Germany's Chancellor Angela Merkel and Russian President Vladimir Putin
Russian President has a secret plan to invade and rule Europe, German news reports are saying.Reuters

Days after President Vladimir Putin said in an interview that he had no plans to rule the country for life, a Russian newspaper's expose that he was secretly plotting to invade Europe has gone viral this week.

The report claims that Putin has far-reaching plans to secretly rule the entire Europe via a covert and a highly classified mission that has been titled: "Putin: the new leader of international conservatism."

German intelligence sources claimed that the country's only euro-sceptic party, Alternative for Germany (AfD), was being wooed by Russian agents to be part of the plot "to construct a network of right-wing populism in western Europe," The Express reported citing the German newspaper BILD.

BILD, in its report, said that Moscow's Centre for Strategic Communications had drafted a blueprint of the clandestine operation that aimed to ultimately make Putin the leader of a European-Russian entity of some description.

"In Europe Putin dreams—and he has said this publicly – of having a sphere of influence across the continent all the way down to Portugal," BILD said.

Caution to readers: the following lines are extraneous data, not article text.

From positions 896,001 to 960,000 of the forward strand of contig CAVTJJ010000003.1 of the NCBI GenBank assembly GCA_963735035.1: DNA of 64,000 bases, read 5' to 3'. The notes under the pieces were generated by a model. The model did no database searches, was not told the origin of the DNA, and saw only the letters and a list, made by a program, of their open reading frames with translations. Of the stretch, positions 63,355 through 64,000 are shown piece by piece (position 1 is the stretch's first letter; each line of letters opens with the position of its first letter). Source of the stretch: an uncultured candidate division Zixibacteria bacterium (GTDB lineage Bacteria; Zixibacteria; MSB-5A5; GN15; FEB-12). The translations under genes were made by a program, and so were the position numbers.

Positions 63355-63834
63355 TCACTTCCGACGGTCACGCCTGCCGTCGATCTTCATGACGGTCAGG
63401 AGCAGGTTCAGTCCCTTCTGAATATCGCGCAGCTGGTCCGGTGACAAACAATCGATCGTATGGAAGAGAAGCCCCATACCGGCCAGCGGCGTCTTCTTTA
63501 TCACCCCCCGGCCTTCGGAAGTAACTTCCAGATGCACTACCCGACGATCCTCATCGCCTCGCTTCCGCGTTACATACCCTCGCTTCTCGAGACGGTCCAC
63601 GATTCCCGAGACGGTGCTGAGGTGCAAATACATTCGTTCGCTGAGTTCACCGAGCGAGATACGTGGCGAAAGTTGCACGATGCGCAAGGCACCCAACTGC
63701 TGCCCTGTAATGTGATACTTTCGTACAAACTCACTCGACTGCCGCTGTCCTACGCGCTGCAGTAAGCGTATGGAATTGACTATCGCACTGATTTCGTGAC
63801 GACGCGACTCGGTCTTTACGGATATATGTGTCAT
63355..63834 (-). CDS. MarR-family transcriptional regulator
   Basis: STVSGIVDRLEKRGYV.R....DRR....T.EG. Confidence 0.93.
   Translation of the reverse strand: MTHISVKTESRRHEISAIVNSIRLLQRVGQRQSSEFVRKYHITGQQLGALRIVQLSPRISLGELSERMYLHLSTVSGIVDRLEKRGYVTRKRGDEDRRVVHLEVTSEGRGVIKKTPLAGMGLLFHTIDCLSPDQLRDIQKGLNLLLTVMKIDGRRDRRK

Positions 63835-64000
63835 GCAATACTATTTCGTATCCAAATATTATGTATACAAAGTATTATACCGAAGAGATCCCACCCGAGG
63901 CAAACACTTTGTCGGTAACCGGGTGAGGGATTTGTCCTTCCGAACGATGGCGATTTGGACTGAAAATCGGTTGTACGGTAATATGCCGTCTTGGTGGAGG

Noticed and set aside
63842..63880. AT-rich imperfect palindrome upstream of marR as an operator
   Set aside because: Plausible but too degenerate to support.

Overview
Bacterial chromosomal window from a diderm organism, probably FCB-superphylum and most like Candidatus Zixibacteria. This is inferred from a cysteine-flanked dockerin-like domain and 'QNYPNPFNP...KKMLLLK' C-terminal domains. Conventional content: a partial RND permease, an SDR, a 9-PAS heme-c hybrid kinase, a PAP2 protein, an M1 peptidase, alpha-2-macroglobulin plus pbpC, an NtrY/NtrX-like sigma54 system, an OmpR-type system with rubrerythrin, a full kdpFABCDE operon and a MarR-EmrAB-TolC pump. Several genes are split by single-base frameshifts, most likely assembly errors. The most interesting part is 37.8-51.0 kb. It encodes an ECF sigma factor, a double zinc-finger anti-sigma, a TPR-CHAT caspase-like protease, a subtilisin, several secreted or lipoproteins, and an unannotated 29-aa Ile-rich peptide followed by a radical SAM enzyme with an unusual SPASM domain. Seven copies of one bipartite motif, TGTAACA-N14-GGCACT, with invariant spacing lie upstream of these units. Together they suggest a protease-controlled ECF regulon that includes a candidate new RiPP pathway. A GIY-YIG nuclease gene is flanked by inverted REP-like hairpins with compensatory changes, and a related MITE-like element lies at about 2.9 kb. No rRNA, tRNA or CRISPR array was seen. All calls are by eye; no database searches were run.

The plan is so close to reality that there is a danger of a world-war-III-like scenario, reports note. In fact, Putin has already met secretly with the leaders of several right-wing parties from European countries like France, Bulgaria, and Austria, the German newspaper's report said adding that Vladimir Jakunin, a Russian politician and close friend of Putin was allegedly behind the strategy that seeks to woo all the right-wing European parties.

The sensational expose, which was reported earlier this week, comes in stark contrast to what Putin told reporters in Sochi earlier: "We are not threatening anyone and are not planning to get involved in any geopolitical games, intrigues and especially conflicts, no matter who would want to pull us into them."

This comes days after he ruled out being a "king" of Russia when he was asked in an interview with news agency TASS whether he wished to stick to the president's chair forever.

"There are terms defined by the Russian Constitution," he had said referring to the rule that he must step down in 2024. But critics are sceptical of this words. Also important is the fact that his purported plan to rule the entire Europe is a more attractive prospect than ruling only Russia forever.

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